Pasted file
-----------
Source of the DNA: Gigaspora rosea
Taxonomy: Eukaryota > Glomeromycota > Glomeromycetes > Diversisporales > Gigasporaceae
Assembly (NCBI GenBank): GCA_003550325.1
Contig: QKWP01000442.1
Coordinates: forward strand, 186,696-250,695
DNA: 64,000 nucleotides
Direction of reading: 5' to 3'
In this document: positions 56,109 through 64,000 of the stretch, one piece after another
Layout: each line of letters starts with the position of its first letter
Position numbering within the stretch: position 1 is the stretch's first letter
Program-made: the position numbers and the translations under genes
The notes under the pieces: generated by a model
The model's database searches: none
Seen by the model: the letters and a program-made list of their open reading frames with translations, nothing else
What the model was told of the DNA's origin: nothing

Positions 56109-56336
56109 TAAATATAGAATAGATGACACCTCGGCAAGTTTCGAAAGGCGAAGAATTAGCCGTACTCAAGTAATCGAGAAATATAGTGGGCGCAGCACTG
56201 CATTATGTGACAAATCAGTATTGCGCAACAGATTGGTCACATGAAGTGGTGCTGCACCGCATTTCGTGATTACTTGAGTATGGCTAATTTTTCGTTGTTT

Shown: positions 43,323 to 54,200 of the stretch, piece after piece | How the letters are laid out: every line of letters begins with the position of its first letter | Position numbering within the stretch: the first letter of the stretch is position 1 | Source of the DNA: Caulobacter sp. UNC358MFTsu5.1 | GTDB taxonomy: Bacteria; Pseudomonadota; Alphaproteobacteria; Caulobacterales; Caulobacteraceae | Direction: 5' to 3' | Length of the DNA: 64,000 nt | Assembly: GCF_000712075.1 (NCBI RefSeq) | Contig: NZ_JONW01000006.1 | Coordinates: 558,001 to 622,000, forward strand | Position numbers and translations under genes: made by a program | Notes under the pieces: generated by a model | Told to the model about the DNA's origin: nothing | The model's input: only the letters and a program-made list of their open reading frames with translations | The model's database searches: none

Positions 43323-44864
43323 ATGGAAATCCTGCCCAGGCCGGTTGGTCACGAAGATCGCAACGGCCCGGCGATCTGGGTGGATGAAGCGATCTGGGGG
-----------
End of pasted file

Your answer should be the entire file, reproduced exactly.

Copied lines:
Source of the DNA: Gigaspora rosea
Taxonomy: Eukaryota > Glomeromycota > Glomeromycetes > Diversisporales > Gigasporaceae
Assembly (NCBI GenBank): GCA_003550325.1
Contig: QKWP01000442.1
Coordinates: forward strand, 186,696-250,695
DNA: 64,000 nucleotides
Direction of reading: 5' to 3'
In this document: positions 56,109 through 64,000 of the stretch, one piece after another
Layout: each line of letters starts with the position of its first letter
Position numbering within the stretch: position 1 is the stretch's first letter
Program-made: the position numbers and the translations under genes
The notes under the pieces: generated by a model
The model's database searches: none
Seen by the model: the letters and a program-made list of their open reading frames with translations, nothing else
What the model was told of the DNA's origin: nothing

Positions 56109-56336
56109 TAAATATAGAATAGATGACACCTCGGCAAGTTTCGAAAGGCGAAGAATTAGCCGTACTCAAGTAATCGAGAAATATAGTGGGCGCAGCACTG
56201 CATTATGTGACAAATCAGTATTGCGCAACAGATTGGTCACATGAAGTGGTGCTGCACCGCATTTCGTGATTACTTGAGTATGGCTAATTTTTCGTTGTTT

Shown: positions 43,323 to 54,200 of the stretch, piece after piece | How the letters are laid out: every line of letters begins with the position of its first letter | Position numbering within the stretch: the first letter of the stretch is position 1 | Source of the DNA: Caulobacter sp. UNC358MFTsu5.1 | GTDB taxonomy: Bacteria; Pseudomonadota; Alphaproteobacteria; Caulobacterales; Caulobacteraceae | Direction: 5' to 3' | Length of the DNA: 64,000 nt | Assembly: GCF_000712075.1 (NCBI RefSeq) | Contig: NZ_JONW01000006.1 | Coordinates: 558,001 to 622,000, forward strand | Position numbers and translations under genes: made by a program | Notes under the pieces: generated by a model | Told to the model about the DNA's origin: nothing | The model's input: only the letters and a program-made list of their open reading frames with translations | The model's database searches: none

Positions 43323-44864
43323 ATGGAAATCCTGCCCAGGCCGGTTGGTCACGAAGATCGCAACGGCCCGGCGATCTGGGTGGATGAAGCGATCTGGGGG